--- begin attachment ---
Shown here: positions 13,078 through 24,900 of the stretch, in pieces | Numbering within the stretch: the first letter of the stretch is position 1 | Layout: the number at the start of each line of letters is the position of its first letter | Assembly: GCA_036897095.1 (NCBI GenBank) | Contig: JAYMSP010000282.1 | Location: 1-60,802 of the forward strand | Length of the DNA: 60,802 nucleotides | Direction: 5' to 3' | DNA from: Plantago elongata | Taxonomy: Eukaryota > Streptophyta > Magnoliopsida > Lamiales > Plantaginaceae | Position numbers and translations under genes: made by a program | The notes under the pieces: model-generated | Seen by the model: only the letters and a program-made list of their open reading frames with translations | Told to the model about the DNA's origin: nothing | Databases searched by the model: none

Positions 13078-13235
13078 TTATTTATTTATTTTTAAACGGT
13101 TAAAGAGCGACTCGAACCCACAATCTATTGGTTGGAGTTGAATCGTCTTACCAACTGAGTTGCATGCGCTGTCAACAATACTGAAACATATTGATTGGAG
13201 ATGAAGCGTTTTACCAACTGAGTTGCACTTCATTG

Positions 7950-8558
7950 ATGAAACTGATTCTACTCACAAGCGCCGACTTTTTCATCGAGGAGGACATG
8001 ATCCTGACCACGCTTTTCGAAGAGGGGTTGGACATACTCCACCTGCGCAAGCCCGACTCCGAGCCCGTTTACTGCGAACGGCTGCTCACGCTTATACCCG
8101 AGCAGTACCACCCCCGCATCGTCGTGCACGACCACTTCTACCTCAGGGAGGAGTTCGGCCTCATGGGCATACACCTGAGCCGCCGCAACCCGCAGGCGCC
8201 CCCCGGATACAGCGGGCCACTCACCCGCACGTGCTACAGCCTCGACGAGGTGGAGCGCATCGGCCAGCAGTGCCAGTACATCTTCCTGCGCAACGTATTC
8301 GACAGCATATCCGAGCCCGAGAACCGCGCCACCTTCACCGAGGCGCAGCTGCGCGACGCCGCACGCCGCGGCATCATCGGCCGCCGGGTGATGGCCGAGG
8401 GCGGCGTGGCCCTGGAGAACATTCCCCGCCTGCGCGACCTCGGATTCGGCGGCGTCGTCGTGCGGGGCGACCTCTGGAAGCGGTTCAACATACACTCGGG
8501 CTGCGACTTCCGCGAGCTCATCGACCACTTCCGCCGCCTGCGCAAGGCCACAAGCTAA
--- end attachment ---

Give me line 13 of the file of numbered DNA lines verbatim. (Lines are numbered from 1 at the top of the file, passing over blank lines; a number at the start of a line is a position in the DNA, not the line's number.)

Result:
8501 CTGCGACTTCCGCGAGCTCATCGACCACTTCCGCCGCCTGCGCAAGGCCACAAGCTAA